Meals & Lodging
a.    Code: 107; 119(a), (b), (d)
b.    Reg: 1.119-1(a),(b), (c). (f)
2.    119 permits employees to exclude the value of means and lodging furnished by an employer when those benefits satisfy two conditions, they must be provided:
a.    for the convenience of the employer, &
b.    on the employer’s business premises
3.    Reg. 1.119-1(a)(2) states that “meals furnished by an employer w/out charge to the employee will be regarded as furnished for the convenience of the employer if such meals are furnished for a substantial non-compensatory business reason of the employer”
4.    Reg. 1.119-1(b):  in order to meet this requirement, the taxpayer must “be required to accept the lodging in order to enable him properly to perform the duties of his employment.  Also, if the lodging is excludable then the meals not paid by the employee are not includable too.
5.    The key is that meals and lodging are not includable in GI when they are provided for the convenience of the employer rather than the benefit of the employee.  T/f they are not compensation and then not GI.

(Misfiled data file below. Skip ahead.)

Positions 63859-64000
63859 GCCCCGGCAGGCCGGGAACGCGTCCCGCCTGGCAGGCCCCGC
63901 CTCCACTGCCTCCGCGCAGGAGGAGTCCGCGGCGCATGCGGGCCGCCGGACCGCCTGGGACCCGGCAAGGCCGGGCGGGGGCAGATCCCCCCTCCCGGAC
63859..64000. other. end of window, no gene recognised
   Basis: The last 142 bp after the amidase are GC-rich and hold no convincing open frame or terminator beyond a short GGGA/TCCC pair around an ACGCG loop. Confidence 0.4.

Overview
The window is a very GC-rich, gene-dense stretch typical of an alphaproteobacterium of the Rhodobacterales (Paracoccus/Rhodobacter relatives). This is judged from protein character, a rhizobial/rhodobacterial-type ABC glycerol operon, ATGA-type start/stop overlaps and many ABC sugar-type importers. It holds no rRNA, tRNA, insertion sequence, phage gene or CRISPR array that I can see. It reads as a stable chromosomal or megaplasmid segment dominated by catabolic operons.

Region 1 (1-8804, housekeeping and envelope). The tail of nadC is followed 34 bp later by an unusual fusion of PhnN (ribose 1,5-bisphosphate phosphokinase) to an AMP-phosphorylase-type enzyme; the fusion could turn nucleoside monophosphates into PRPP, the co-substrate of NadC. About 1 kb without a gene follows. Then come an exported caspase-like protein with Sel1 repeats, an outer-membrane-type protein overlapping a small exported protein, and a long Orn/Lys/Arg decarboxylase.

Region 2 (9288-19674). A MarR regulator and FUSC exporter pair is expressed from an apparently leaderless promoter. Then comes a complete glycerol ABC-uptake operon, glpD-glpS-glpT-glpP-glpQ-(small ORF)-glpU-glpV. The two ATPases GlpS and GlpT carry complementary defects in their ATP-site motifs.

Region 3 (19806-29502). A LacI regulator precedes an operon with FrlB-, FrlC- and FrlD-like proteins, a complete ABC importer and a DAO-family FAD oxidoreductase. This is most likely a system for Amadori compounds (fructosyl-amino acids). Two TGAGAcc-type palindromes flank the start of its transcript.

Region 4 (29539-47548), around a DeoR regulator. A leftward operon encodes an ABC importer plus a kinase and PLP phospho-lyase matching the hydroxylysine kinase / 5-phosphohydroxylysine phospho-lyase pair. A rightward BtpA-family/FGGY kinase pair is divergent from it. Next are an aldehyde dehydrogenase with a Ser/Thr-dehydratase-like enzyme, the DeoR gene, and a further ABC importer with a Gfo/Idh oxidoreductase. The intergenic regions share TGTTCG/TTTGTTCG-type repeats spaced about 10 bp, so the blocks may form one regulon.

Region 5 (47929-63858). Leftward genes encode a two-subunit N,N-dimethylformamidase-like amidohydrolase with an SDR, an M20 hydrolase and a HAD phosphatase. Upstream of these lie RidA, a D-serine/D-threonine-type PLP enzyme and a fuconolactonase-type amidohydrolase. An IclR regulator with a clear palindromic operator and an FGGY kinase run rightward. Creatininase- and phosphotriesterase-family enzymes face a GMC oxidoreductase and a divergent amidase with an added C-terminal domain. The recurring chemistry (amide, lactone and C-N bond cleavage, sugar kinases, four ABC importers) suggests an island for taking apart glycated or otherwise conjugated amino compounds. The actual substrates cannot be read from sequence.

a.    groceries;
6.    Commissioner v. Kowalski (1977):  Meal money is not governed by 119, b/c meal money is not the same as food, its money.  This is not the same as supper money which can be excluded from GI.
7.    Adams v. United States (1978):
a.    In order to qualify for the exclusion of §119, each of three test must be met:
i.    The employee must be required to accept the lodging as a condition of his employment;
ii.    The lodging must be furnished for the convenience of the employer; &
iii.    The lodging must be on the business premises of the employer.
b.    in Adams, this was given the o.k. but is very iffy
c.    Ascher says:  “business premises” is a vague word